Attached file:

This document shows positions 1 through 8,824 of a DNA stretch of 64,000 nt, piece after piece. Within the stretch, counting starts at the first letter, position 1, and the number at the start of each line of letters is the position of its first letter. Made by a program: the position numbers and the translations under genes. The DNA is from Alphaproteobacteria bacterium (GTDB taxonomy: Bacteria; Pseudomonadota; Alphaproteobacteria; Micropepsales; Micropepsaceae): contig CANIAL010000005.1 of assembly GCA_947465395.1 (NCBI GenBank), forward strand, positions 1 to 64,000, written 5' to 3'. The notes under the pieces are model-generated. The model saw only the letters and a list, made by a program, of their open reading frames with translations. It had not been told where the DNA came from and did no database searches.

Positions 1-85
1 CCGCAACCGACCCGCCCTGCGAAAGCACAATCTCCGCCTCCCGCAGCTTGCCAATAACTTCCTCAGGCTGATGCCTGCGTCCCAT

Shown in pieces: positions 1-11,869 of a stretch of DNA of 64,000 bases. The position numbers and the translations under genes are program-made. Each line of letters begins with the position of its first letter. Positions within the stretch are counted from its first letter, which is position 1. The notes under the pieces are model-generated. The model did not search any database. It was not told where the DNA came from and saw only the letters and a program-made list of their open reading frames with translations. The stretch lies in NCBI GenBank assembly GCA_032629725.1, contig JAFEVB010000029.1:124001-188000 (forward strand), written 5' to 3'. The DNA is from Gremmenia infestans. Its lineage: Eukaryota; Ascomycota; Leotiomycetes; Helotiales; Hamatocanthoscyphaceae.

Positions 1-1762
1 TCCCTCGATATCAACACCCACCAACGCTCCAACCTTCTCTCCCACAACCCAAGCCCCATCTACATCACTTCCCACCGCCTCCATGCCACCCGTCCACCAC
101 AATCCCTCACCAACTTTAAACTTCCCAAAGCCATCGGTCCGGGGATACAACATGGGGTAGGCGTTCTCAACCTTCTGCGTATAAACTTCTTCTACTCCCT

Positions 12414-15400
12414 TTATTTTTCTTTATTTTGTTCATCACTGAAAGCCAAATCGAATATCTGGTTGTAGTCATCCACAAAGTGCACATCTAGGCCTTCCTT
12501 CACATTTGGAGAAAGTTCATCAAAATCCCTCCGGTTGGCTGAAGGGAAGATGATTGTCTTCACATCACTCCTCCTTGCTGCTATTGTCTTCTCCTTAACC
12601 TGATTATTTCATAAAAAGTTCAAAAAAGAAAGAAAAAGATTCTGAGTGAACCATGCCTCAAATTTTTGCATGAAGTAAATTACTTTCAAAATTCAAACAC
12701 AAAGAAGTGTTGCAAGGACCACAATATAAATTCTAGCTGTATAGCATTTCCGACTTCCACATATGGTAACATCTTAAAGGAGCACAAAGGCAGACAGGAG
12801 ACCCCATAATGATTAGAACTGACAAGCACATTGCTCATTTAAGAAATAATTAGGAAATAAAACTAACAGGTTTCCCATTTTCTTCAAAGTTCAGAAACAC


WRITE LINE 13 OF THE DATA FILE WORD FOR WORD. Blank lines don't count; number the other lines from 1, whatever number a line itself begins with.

12801 ACCCCATAATGATTAGAACTGACAAGCACATTGCTCATTTAAGAAATAATTAGGAAATAAAACTAACAGGTTTCCCATTTTCTTCAAAGTTCAGAAACAC